Keri Davis is the CEO of forta comprehensive operations platform for the property management industry.
For countless industries, the theme of diversity, equality and inclusion remains popular, especially during the months that celebrate women and the LGBTQIA+ community. However, once all the PR opportunities have passed, companies have been known to allow these issues to fade again.
For companies that delve deeper into DEI, the benefits for both employees and the employer are tangible, and the return on investment is real. The commercial real estate and proptech industries, specifically, should take a hard look at the value and implementation of DEI.
according to 2020 CREW Network Benchmark Study, women make up only 36.7% of the commercial real estate industry, a percentage that has seen little change over the past 15 years. The study also notes that women still earn less than men, with a consistent 10.2% salary gap and a massive 55.9% gender reward gap in 2020. For Black, Asian, and Hispanic/Latina women, that salary gap is equal. . Wider and cumbersome.
The study – which included a total of 2,930 industry professionals defined as women, men, BIPOC and LGBTQIA+ across all commercial real estate sectors – tells the state of the industry. But the research also shows that consolidation is the obvious cure – indeed, it serves as an advantage for companies. In fact, he notes, companies that diversify outperform others in the areas of profit, governance, innovation, and opportunity.
At Fortress, a property management software company I founded, DEI isn’t just a buzzword. It is part of our mission. For example, our company has more women in senior leadership positions, unlike most CRE and proptech companies. In fact, our entire team embraces diversity across multiple areas – location, perspective, experience, ethnicity, and more.
Why do we make such an effort to incorporate diversity?
We know that variety has a lot of value in the bottom line, but that’s a topic for another day. Equally important to us is the impact of diversity on our corporate culture. Some companies consider DEI by looking only at “back in the seat” or similar percentages, but this is a flawed approach. The end goal shouldn’t be to look good on paper. You can’t be truly diverse if you focus only on stats rather than the potential of every employee sitting at the table. You should embrace a “free-flowing” culture that exists only through genuine dedication to looking for employees because of their differences, not similarities.
Transparency is one of our core values, and in order to fully embrace that, we ensure our team feels bold to join the conversation or even change it. All companies should urge employees to avoid monotony from early on in joining. You don’t want to find yourself sitting in meetings and nodding at everything that is said. Look for unique insights and real dialogue – even bad ideas. Without them, we are not challenged.
Bringing together people from different backgrounds has always been the cure for stagnation. Individuals and companies can achieve growth only when they are exposed to new ideas and methodologies. Hire on purpose and bring in people who can challenge the norm – people with diverse backgrounds and experiences because that’s where ideas come in. If you want to grow your company, think more about “all walks of life” rather than “fits the mold.”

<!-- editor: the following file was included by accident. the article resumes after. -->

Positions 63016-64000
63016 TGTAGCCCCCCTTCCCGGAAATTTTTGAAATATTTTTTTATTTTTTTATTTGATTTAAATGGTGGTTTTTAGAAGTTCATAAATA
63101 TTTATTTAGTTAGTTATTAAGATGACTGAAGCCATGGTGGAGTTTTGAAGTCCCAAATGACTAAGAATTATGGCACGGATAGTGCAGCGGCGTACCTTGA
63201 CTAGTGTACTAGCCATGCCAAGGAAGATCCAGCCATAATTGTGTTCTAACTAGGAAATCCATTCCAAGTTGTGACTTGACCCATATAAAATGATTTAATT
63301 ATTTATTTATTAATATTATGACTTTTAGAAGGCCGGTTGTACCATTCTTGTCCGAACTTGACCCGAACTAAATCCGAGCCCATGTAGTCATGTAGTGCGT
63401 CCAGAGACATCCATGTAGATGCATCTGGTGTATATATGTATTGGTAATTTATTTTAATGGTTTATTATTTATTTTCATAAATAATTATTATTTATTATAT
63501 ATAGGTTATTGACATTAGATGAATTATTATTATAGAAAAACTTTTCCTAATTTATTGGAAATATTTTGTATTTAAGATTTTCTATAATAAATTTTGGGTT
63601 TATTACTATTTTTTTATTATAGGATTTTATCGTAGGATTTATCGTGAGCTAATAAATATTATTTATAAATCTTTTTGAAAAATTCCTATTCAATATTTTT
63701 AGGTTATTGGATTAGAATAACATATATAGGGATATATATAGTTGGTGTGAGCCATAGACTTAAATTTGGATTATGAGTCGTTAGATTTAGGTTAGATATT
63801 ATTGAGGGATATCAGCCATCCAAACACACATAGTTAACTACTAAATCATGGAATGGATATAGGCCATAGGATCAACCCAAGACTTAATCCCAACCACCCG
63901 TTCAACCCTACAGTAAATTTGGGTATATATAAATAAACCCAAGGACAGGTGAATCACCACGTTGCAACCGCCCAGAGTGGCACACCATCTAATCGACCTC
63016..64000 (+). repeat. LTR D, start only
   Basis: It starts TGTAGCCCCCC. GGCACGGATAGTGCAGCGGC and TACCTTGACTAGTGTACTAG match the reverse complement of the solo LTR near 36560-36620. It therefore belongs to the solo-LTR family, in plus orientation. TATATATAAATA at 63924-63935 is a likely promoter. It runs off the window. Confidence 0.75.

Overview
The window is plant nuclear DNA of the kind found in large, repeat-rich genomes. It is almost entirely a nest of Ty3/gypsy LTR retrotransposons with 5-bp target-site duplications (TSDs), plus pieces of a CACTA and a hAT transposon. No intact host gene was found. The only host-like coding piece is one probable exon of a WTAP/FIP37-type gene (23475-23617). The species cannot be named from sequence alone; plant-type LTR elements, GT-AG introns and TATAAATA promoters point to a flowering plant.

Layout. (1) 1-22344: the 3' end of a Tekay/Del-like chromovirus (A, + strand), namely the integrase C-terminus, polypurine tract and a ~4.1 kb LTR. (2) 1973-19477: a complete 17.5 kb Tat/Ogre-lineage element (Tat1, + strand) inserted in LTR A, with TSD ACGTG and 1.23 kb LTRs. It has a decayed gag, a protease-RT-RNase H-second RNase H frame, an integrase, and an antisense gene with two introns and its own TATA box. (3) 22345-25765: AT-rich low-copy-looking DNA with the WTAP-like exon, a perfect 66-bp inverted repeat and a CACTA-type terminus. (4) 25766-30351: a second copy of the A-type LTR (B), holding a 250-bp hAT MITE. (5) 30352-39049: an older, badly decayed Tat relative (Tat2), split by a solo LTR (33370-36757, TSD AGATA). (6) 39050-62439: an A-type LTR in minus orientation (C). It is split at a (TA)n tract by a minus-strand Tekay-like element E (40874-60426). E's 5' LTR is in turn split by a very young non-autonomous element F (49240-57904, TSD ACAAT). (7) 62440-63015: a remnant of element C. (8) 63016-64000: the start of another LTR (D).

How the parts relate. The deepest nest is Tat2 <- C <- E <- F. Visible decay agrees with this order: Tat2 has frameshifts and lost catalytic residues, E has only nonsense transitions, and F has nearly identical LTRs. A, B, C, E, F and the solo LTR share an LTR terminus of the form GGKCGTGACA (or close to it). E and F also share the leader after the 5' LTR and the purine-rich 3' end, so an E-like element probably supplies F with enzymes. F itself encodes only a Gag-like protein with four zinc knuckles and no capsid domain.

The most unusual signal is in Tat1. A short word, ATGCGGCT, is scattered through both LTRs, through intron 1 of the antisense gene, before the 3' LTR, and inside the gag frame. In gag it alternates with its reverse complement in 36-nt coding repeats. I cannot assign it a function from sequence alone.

You can’t change the conversation while you’re immersed in an echo room. While we all want to feel validated, being “comfortable” usually means ignoring the surroundings. Tunnel vision can be harmful – especially for smaller companies looking to make their mark on the industry. Fostering a corporate culture where each team member is empowered and encouraged to share their opinions has the potential to unlock the true value of diverse perspectives and experiences. In any company, employees should feel empowered to explore the uncomfortable, have bold conversations and feel confident when innovative ideas are brought to the table.
You cannot create movement and growth without diversity, and innovation cannot be found in a room with people of the same gender, race, and background. Published by McKinsey & Company, a company that specializes in diversity and inclusion Many reports The relationship between diversity and the potential for financial superiority has been shown to strengthen over time. Reports consistently highlight the need for industries to create long-lasting inclusive cultures and to promote inclusive behavior for the benefit of all. We’ve spent a lot of intentional time building a team that will continue to meet and exceed our goals. This would not have been possible without our diverse culture, which is something I encourage all businesses to pursue.
A renewed focus on DEI is essential not only to the industries we operate in but to the business world as a whole. For us, making diversity and inclusion a priority has led to a phenomenal corporate culture that embraces transparency, innovation, communication, and growth. With this intentional goal, we can all reap the benefits – both as companies and as individuals.